Module 3

Into the World

We have seen how positive conduct leads to a happier life. We've learned that the capacity for empathy can be transformed into love and compassion and leads us to care for the feelings of others. An ethical act is one where we refrain from causing harm to other's experience or expectations of happiness, and ethical discipline involves the cultivation of virtue, love, compassion, patience, tolerance and forgiveness.

As we've seen, the process of learning to lead a full and satisfying life includes:

  • developing an understanding of the truest sources of happiness and setting our priorities in life based on the cultivation of those sources.
      
  • cultivating inner discipline — a gradual process of rooting out destructive mental states and
 replacing them with positive, constructive states of mind, such as kindness, tolerance, and forgiveness.

In the end, techniques themselves do not lead to a compassionate and open heart. That is up to you and the effort and motivation you bring to what the Dalai Lama calls the spiritual dimension of our life: 

I believe that it is essential to appreciate our potential as human beings and recognize the importance of inner transformation. This should be achieved through a process of mental development.

Social animals in a small world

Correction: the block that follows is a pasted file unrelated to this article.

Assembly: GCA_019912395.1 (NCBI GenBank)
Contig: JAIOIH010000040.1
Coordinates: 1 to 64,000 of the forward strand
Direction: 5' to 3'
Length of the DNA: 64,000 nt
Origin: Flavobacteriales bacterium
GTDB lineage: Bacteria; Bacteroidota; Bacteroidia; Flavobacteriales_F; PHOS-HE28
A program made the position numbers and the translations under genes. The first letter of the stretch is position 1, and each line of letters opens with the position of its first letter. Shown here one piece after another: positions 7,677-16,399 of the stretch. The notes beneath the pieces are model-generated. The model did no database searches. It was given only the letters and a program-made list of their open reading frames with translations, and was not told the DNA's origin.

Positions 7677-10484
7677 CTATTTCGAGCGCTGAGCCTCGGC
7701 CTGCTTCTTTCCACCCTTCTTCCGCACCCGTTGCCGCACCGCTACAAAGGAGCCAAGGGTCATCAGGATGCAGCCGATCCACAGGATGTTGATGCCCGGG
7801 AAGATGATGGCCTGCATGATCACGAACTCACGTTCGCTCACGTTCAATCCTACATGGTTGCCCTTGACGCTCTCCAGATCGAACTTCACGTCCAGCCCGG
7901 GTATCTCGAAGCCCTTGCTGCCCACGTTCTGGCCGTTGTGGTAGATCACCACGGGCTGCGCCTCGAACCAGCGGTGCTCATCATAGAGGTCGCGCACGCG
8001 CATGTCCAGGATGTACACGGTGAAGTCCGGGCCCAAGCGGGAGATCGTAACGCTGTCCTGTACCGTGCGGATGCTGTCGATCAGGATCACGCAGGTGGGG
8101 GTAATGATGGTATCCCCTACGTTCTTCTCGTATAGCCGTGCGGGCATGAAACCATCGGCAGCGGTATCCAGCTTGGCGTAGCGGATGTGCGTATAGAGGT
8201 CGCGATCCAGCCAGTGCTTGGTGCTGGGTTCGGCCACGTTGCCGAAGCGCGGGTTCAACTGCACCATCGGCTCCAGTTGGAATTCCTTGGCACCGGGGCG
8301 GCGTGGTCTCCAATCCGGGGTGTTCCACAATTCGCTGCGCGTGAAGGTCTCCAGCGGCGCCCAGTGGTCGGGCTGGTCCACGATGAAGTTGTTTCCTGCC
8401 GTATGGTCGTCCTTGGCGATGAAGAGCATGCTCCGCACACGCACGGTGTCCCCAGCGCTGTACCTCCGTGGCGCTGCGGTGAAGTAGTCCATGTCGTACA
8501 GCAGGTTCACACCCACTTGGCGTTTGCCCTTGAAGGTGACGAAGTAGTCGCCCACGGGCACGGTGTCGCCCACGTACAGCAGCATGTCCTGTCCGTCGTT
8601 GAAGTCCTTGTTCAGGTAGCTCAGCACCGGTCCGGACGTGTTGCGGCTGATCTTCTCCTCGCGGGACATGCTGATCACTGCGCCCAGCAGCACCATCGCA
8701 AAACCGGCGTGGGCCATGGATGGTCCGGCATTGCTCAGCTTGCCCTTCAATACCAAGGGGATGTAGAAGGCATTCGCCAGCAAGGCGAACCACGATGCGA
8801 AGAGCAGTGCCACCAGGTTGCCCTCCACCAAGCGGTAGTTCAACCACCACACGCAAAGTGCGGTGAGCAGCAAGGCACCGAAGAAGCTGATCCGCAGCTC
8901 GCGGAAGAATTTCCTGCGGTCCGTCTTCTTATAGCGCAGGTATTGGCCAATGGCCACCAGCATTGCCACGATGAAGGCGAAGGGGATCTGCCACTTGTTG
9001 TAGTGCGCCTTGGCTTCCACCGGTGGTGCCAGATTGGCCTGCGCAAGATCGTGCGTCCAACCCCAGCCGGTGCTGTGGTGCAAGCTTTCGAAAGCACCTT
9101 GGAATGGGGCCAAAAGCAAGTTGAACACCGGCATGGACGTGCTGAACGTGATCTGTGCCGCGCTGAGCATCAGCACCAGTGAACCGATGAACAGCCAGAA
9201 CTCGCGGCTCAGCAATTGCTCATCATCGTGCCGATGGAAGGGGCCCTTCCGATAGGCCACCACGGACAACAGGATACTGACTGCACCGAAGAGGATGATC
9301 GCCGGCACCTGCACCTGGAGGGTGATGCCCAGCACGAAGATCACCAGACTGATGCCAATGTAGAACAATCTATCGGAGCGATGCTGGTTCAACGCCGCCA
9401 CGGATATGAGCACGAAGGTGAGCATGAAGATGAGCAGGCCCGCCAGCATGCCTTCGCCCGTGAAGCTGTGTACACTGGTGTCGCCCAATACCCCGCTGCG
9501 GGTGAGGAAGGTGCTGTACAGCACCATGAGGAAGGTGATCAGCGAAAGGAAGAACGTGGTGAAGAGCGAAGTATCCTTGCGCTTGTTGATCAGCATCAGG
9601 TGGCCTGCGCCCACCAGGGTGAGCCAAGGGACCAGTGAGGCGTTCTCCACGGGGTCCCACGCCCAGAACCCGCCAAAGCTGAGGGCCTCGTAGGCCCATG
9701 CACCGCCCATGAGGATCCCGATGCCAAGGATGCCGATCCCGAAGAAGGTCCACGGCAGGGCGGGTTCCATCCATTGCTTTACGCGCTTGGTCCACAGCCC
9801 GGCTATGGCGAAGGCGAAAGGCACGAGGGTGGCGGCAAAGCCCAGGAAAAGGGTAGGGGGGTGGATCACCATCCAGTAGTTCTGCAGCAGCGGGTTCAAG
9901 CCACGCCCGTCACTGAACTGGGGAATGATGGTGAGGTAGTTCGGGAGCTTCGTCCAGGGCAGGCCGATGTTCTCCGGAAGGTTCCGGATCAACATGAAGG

Universal responsibility

The most important factor for mental peace is human compassion — a sense of caring. Genuine compassion is acting on the basis of respect and the recognition that others also, just like myself, have the right to be happy or aspire to be free from suffering. And because we understand the truth of suffering, that suffering will always be there, we are inspired to develop genuine concern.

I believe that we must consciously develop a greater sense of universal responsibility. We must learn to work not just for our own individual self, family or nation, but for the benefit of all mankind. Universal responsibility is the best foundation both for our personal happiness and for world peace, the equitable use of our natural resources, and, through a concern for future generations, the proper care for the environment.

The Dalai Lama believes that our every act has a universal dimension. Because of this, ethical discipline, wholesome conduct, and careful discernment impact not only our personal realm but also increasingly impact the communal realm in an increasingly complex and interdependent world.  We cannot afford to ignore the interests of others, nor our planet.

In this module we see how the qualities of compassion, loving-kindness, and empathy can naturally lead us to work not just for our own self, family, or nation, but for the benefit of all humankind.

If we are committed to the ideal of concern for others, it follows for the Dalai Lama that this commitment should inform social and political policies. In this module we learn the Dalai Lama's personal views on serving humanity, and from these views we can begin to investigate our own thoughts about how to align our social and political policies with our personal commitment to ethical conduct, universal responsibility, and compassion.

In this module we look at six arenas of action: education, the media, our natural environment, politics and economics, peace and disarmament, and inter-religious harmony.

I, for one, strongly believe that individuals can make a difference in society. Every individual has a responsibility to help move our global family in the right direction and we must each assume that responsibility.